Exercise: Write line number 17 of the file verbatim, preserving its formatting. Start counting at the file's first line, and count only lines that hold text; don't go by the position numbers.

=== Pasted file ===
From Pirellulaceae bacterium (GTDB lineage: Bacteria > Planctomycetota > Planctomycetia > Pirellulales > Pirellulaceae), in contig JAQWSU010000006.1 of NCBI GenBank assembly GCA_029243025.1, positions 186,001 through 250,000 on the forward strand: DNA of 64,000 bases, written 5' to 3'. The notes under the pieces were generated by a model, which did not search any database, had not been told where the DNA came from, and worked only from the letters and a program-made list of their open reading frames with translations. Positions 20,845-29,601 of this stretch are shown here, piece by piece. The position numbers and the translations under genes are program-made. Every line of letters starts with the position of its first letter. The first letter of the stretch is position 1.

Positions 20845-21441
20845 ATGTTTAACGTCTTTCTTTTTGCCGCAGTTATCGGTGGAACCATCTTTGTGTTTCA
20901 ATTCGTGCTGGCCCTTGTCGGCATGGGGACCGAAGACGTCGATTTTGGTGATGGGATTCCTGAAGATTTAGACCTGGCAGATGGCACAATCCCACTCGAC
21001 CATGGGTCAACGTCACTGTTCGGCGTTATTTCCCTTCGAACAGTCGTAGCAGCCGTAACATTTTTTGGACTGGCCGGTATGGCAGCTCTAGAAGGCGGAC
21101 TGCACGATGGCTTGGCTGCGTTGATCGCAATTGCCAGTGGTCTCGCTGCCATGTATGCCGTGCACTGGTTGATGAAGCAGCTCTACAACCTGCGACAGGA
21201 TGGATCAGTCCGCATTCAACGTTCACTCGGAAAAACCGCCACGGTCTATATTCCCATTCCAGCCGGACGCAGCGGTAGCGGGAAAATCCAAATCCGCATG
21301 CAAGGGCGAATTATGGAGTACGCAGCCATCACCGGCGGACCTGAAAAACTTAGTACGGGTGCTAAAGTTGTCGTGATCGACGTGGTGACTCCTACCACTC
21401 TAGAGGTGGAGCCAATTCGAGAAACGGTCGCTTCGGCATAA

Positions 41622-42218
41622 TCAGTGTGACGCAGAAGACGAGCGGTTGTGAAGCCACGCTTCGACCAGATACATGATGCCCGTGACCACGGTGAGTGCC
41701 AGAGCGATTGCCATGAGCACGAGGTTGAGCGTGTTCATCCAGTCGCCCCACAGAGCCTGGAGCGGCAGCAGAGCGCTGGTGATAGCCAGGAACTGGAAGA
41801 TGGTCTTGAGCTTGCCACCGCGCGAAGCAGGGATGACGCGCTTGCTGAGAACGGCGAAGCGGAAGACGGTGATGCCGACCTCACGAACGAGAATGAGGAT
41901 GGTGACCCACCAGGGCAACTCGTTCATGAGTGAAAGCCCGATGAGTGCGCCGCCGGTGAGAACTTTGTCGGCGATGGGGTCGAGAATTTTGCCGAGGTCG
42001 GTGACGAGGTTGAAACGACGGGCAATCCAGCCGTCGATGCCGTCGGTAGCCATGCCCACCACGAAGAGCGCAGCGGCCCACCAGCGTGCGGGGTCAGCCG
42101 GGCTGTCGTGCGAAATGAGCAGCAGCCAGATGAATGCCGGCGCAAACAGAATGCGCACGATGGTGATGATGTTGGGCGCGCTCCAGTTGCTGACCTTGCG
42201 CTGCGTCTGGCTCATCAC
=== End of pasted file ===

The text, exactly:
42201 CTGCGTCTGGCTCATCAC